Importance of Warm Food for Young Children (Yummy Soup Recipe Included!)

Food Tip for Parents

I’m putting on my Chinese Medicine hat for this blog but actually many other systems of thought that deal with healthy child development (like Waldorf education and anthroposophical medicine) feel the same re: the importance of warmth in childhood.

So the dietary teaching is to limit the raw and cold foods with children and increase the warm foods and drinks. While raw, cold food is a better choice in general in the Summer/in warmer temperatures, too much raw and cold isn’t so great for young children throughout the year especially kids with a weak digestive fire and cold constitution. From a Chinese Medicine point of view it is important to balance the cold smoothies, raw veggies and yoghurts with warm, easy to digest foods. Miso soup/bone broth is a quick one my kids like as a drink or a soup with some bits of steamed carrot/broccoli and chicken in it. Soups and warm teas are an important part of a child’s diet. Baked apple and oatmeal or apple crumble is nice in the morning.

Even though soups in the morning may not be a traditional breakfast in Canada I often recommend in my naturopathic practice to open up the ‘breakfast mindset’ past the more traditional carb-heavy cereals and toast and think about breakfast as any other meal. Soups and teas are such a grounding, nourishing way to start the day …

Is my child getting enough warmth? How to know …

Symptoms such as loose stool, frequent colds, pale complexion and a cold child are cues for you to take a look at the diet from a warm-cold perspective. The nourishment of warmth on a physical and soul level for children is spoken of in many developmental circles  -- children (and many of us) feel more relaxed and associate warmth with comfort.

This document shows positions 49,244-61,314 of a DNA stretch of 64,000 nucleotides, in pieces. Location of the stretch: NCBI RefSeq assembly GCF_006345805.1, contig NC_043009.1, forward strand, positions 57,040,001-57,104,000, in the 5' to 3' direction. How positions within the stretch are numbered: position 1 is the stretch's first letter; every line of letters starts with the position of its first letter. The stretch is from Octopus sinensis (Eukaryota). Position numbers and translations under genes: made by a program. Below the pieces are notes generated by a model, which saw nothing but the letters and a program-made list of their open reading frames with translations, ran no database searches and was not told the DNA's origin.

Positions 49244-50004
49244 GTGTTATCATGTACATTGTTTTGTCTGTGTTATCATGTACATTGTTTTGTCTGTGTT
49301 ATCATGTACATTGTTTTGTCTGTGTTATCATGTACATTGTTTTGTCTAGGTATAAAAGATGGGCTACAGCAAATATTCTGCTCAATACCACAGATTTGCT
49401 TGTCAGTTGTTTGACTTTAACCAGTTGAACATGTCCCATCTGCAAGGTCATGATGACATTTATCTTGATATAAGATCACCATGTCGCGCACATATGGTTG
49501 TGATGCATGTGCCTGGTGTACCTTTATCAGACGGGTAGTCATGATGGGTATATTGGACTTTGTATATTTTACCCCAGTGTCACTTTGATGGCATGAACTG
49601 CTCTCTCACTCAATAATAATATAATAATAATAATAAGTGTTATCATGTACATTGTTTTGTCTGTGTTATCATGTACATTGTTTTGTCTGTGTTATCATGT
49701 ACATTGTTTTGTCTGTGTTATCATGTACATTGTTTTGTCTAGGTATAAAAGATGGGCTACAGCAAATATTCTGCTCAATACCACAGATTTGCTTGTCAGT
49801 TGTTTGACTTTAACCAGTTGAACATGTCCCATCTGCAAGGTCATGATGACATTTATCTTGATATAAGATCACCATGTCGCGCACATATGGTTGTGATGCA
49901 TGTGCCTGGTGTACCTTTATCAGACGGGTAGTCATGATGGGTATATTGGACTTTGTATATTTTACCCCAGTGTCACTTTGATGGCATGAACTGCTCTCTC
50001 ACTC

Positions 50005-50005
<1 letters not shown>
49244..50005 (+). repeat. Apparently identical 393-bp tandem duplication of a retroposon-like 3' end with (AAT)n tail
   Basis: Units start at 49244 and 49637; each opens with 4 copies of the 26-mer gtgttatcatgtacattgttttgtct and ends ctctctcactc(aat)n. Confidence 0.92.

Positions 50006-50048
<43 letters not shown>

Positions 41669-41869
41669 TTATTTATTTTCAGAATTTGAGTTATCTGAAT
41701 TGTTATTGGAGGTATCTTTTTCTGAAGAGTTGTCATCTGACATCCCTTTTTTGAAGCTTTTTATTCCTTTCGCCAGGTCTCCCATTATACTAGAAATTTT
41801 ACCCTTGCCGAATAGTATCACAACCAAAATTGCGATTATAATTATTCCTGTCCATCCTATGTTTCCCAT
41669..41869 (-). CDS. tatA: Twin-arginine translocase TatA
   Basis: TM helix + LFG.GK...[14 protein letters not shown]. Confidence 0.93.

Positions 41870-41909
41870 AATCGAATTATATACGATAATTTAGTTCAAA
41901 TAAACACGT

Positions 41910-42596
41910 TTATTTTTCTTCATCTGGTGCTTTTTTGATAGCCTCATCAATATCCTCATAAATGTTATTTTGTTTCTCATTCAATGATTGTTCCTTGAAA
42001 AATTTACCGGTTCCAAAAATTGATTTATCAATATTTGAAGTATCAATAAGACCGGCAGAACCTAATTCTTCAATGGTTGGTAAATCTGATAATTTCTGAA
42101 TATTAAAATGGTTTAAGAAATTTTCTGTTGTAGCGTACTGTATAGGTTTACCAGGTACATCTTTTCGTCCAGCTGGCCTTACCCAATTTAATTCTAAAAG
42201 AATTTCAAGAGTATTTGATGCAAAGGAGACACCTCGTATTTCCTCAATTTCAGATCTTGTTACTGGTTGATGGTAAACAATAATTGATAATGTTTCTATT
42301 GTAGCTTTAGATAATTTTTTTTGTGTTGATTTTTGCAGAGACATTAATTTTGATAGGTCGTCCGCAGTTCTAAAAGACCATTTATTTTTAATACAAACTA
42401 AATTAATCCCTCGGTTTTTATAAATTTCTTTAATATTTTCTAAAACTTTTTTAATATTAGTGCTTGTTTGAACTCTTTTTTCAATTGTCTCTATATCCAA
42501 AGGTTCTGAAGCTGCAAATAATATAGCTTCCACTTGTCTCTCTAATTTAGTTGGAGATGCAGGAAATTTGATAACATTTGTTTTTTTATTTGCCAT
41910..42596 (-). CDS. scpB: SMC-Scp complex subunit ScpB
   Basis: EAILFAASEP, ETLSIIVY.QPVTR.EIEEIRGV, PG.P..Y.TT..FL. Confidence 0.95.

The habit of tea and candles in the Winter is one of our family’s favourite rituals. (-:

 Here’s a really healthy warm spring soup from glorious Quantum Leaps Lodge in Golden, B.C. …

Green Spring Soup

Ingredients

  • 6 cups water or broth

  • 4 medium potatoes

  • ¼ medium onion or leek chopped

  • 2-3 cups kale or spring greens

  • 2 cloves garlic

  • 1 tsp sea salt

  • 1 tsp olive oil

  • Braggs seasoning to taste

What to do …

  1. Bring liquid to boil, add potatoes, onion and salt

  2. Cover, reduce heat and simmer until tender

  3. Add kale and garlic, simmer until kale is tender and bright green

  4. Puree all together in blender

  5. Add olive oil before serving

Serves 6